Guest loyalty to support hospitality sector growth

Business Wednesday 31/January/2018 12:38 PM
By: Times News Service
Guest loyalty to support hospitality sector growth

Muscat: A new approach to loyalty programmes and smart technology will define the hospitality industry landscape in the next five years until 2022, according to data released ahead of the Arabian Travel Market (ATM) 2018.
The forecast, published by Colliers International, indicates a rise in ultra-personalised guest services and technology-led changes to the physical configuration of hospitality spaces, with new job roles to accommodate these changes.
The trends will be explored at ATM 2018 during a panel discussion titled “The Hotel Landscape of The Future.” Chaired by Content Inc director Gemma Greenwood, the discussion will span high-tech hospitality, new hotel concepts, and the brands and hotels due to arrive in the region.
“The trends identified in this report will define innovation and growth across the regional hospitality landscape in the coming five years. The findings demonstrate that today’s hotel guests don’t want to be part of the crowd – they want a unique experience, personalised to their tastes and expectations and, preferably, in an unexplored or emerging destination,” said Simon Press, senior exhibition director, ATM.
The data predict eight major global trends will also play out in the regional market. These are fresh and communal themed designs; destination experiences; personalised loyalty benefits; “co-everything” shared spaces; multi-role jobs for hotel associates, empowered by technology; authentic experiences; data; and smart hotels.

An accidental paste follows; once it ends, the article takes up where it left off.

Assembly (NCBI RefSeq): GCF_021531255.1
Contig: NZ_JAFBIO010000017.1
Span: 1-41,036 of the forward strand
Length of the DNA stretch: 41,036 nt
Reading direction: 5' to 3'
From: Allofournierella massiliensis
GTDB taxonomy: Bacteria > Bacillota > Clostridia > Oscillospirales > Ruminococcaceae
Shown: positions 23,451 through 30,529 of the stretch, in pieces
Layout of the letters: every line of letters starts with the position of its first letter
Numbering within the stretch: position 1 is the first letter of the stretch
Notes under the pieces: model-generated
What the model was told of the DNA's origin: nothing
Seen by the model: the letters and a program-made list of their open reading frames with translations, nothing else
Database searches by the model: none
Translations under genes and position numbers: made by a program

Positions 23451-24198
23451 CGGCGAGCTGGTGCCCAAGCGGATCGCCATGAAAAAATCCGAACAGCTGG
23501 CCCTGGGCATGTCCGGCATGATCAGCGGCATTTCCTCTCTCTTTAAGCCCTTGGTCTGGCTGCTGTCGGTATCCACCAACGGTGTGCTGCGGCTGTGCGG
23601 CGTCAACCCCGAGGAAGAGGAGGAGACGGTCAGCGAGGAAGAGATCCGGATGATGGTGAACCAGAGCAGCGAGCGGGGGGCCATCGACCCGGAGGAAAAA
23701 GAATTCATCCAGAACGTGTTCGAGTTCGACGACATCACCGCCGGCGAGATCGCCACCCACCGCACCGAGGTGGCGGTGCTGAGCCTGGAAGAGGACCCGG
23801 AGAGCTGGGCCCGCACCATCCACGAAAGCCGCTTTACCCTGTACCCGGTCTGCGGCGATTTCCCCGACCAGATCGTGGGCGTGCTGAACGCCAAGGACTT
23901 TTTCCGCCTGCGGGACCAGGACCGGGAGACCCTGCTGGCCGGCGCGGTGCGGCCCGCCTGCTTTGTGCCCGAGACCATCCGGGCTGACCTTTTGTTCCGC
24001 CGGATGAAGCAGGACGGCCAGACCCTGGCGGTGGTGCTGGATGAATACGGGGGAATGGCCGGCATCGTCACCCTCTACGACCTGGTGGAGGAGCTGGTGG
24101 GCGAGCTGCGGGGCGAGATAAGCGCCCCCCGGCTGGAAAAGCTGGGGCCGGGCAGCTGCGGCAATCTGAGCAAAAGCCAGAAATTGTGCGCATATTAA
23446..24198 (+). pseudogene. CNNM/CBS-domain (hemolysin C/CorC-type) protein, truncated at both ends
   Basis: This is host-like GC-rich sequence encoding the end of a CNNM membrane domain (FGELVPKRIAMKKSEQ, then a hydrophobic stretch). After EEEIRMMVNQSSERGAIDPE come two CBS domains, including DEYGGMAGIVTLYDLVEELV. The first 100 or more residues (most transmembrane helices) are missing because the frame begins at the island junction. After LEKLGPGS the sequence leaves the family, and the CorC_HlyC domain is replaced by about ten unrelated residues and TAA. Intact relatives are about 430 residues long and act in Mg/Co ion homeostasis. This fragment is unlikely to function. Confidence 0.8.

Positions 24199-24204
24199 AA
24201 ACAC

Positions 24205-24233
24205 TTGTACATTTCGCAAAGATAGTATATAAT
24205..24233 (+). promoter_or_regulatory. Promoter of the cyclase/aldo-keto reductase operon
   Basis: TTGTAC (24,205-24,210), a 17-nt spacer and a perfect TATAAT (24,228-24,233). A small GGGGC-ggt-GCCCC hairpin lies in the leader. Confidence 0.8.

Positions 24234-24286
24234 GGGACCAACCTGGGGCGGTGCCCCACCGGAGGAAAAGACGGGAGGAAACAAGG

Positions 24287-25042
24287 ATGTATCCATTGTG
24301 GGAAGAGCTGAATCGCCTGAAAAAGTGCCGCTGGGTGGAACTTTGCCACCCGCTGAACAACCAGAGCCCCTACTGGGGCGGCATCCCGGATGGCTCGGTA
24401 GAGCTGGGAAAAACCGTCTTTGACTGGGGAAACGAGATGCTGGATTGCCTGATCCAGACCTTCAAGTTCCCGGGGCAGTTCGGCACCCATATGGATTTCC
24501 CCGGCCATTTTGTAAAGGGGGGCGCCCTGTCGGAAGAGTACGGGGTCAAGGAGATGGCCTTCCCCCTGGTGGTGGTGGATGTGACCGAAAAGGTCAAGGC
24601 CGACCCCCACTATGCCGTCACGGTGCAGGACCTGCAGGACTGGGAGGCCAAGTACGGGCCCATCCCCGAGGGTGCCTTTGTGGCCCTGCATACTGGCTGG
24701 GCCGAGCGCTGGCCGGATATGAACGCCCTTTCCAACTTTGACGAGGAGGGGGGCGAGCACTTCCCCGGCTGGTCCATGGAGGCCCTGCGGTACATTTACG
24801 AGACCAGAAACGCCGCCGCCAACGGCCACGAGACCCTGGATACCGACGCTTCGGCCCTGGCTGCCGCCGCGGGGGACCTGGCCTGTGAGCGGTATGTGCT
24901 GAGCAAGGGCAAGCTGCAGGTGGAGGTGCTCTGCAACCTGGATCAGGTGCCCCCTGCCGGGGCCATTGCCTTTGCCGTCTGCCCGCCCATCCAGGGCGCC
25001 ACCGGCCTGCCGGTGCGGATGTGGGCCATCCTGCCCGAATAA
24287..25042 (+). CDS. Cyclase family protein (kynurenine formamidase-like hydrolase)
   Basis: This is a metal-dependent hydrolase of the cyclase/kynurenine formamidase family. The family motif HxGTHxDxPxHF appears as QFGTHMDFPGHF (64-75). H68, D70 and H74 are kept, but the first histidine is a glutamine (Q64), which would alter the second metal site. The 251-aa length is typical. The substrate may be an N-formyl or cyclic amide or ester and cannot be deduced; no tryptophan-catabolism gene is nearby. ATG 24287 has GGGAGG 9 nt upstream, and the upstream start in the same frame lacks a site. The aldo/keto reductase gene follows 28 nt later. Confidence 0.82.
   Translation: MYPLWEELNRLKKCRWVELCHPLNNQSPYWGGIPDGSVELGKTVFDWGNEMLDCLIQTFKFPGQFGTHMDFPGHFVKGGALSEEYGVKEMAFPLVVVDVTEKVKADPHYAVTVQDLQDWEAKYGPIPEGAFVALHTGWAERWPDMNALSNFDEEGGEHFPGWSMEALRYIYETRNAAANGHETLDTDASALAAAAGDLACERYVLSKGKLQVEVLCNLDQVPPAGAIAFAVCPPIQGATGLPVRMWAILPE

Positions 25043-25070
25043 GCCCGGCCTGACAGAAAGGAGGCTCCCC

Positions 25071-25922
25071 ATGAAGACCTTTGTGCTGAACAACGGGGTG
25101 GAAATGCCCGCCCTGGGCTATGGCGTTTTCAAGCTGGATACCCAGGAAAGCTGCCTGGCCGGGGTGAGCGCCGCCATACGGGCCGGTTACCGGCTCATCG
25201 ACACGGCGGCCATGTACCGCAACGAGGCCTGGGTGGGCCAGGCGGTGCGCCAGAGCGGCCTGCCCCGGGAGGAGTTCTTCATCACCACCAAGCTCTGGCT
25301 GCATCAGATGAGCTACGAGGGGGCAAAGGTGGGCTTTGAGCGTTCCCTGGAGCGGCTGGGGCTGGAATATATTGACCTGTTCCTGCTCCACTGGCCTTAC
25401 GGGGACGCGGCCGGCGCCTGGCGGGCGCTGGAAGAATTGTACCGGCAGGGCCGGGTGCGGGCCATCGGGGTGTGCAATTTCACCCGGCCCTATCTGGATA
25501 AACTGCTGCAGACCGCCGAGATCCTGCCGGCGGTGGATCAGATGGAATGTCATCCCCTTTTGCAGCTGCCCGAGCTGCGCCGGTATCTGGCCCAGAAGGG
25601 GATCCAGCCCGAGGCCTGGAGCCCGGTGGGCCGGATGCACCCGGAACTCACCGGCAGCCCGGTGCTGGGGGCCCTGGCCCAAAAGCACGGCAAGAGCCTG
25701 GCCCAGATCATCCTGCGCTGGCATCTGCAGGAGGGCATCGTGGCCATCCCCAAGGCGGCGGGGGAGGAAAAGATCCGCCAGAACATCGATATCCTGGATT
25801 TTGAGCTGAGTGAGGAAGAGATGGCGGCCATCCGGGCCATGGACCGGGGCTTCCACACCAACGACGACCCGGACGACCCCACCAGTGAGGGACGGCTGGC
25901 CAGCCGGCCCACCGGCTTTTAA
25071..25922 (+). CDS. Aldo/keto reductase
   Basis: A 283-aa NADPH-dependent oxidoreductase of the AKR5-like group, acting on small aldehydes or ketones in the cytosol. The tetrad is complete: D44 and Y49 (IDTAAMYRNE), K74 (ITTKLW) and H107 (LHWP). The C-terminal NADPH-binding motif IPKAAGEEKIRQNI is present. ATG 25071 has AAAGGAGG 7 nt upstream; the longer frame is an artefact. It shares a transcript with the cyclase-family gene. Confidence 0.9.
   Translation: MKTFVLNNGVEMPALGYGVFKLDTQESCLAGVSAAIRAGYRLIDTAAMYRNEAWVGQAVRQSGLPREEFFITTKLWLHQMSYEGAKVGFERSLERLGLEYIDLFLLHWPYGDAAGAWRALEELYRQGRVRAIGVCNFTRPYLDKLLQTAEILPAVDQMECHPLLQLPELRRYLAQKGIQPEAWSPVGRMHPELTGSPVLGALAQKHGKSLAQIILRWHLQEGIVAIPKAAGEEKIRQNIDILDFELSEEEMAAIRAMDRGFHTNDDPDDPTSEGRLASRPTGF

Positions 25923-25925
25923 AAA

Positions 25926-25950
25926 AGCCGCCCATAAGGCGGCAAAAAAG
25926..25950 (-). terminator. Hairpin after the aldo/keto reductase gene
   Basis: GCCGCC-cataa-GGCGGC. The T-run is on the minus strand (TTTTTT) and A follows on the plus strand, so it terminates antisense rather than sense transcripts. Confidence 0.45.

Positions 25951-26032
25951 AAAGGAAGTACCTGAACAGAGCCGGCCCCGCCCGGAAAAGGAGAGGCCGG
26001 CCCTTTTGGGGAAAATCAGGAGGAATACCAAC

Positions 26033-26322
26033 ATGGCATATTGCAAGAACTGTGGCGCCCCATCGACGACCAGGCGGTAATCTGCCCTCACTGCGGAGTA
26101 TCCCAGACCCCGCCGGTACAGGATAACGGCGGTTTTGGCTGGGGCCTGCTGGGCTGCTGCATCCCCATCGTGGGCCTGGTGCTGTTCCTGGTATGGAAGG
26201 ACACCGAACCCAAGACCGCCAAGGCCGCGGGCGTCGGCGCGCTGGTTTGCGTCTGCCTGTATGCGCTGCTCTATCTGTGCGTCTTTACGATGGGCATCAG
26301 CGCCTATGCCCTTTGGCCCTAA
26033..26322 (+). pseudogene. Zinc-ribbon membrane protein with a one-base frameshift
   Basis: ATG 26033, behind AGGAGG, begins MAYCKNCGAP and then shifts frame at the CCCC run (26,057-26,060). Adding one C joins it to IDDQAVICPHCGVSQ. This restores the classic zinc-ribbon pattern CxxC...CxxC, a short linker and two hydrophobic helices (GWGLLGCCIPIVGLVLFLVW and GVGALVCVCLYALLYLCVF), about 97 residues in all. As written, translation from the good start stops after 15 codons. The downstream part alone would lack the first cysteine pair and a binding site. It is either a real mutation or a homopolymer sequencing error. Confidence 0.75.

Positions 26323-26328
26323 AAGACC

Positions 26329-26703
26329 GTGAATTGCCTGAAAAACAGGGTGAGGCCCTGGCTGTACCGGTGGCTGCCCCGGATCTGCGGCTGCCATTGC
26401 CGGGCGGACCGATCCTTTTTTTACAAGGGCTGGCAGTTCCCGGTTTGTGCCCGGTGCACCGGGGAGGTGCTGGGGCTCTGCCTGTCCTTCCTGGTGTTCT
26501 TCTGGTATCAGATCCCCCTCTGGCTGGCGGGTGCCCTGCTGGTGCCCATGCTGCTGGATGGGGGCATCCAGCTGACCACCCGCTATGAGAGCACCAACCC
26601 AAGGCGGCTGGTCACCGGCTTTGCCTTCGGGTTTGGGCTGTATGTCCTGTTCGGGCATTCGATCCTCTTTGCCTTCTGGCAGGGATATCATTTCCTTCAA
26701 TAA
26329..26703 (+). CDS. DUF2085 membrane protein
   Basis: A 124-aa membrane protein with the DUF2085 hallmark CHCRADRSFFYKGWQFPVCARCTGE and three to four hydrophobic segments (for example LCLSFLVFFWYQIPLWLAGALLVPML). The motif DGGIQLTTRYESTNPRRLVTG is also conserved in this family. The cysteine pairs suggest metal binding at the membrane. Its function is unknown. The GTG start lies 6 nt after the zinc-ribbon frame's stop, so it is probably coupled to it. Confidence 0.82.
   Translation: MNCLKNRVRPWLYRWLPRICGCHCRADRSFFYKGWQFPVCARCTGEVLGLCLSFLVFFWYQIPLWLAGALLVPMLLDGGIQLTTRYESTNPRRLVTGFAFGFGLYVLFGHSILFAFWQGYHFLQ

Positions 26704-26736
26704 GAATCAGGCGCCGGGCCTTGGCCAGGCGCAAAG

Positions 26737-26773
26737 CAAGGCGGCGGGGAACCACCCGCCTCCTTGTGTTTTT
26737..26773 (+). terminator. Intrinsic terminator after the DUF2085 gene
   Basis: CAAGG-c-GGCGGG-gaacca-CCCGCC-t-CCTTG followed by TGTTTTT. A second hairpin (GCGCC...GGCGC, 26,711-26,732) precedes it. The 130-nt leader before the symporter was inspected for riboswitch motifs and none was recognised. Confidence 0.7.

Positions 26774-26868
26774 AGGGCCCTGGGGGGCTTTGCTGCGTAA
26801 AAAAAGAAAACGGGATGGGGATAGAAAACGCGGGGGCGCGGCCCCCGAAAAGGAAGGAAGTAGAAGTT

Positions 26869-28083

While the period 2016–2017 saw heightened merger and acquisition activity, the trends foreseen for the coming five years are expected to focus on concepts, design and marketing, as well as associate job descriptions.
Driving evolution across operations, responsibilities will merge as associates shift from micro-tasking to multi-tasking and transition to multi-functional roles, enabled by technology. As data applications advance, the traditional “yield manager” could be replaced by data scientists, who mine and analyse data on consumer behaviour.
Other major expectations include authentic over obvious luxury, adopting a genuine and more personalised style, and in-room destination guides offering curated and branded experiences. The introduction of personalised benefits through loyalty schemes will see hotels offering bespoke benefits, based on customer buying behaviour.
“Using the trends of recent years as a springboard, the hospitality industry will start to pursue new lines of business in 2018, placing a focus on engagement, with personalised and bespoke attention now crucial to the luxury experience,” noted Press.
“The predictions on the hospitality landscape underline the need for the stakeholders to look at existing systems and processes and prepare for a highly evolved industry that leverages the newest tools in digitisation. With enhanced guest experience as the bottom line, we have already rolled out our digital transformation plan with three key projects that will reshape the way we serve our guests,” remarked Olivier Harnisch, chief executive officer of Emaar Hospitality Group.
ATM, considered by industry professionals as a barometer for the Middle East and North Africa tourism sector, welcomed over 39,000 people to its 2017 event, including 2,661 exhibiting companies, signing business deals worth more than $2.5 billion over four days.